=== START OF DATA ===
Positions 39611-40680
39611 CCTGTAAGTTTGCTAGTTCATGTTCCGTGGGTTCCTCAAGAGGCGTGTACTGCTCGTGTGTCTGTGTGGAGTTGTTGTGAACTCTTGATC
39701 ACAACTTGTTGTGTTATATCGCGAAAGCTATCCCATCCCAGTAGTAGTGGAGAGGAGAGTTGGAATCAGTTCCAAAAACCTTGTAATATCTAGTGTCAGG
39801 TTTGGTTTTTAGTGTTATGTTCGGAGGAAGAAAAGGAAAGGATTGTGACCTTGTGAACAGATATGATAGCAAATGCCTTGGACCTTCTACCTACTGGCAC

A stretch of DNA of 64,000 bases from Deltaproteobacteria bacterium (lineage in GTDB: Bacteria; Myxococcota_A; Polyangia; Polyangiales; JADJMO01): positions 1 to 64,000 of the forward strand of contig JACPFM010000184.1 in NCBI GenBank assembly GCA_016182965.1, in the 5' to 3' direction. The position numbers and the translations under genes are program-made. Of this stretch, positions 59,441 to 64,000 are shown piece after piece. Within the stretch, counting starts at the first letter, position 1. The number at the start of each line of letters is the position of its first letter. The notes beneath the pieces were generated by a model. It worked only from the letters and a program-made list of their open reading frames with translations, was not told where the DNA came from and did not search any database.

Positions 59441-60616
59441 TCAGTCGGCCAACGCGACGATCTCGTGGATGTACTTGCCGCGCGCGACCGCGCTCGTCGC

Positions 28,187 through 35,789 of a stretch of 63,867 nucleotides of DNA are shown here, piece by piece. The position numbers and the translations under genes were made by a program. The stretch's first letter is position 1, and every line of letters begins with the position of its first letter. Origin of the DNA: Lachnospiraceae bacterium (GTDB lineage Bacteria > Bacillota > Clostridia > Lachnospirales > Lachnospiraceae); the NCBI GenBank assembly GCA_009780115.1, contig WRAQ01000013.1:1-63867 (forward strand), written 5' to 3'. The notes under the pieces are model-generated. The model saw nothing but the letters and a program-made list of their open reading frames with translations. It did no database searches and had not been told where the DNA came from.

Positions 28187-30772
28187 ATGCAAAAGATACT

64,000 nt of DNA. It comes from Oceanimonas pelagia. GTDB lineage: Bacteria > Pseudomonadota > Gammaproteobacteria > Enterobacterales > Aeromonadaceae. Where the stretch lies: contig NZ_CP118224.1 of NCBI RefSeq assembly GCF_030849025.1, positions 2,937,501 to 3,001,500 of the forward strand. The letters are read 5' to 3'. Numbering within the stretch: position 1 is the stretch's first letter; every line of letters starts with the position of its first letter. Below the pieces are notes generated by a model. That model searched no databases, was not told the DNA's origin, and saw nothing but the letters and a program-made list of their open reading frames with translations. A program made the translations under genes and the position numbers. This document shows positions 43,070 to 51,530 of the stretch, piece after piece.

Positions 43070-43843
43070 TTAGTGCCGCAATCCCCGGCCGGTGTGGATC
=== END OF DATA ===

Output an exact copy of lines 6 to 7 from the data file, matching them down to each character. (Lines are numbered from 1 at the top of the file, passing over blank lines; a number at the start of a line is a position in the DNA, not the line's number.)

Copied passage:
Positions 59441-60616
59441 TCAGTCGGCCAACGCGACGATCTCGTGGATGTACTTGCCGCGCGCGACCGCGCTCGTCGC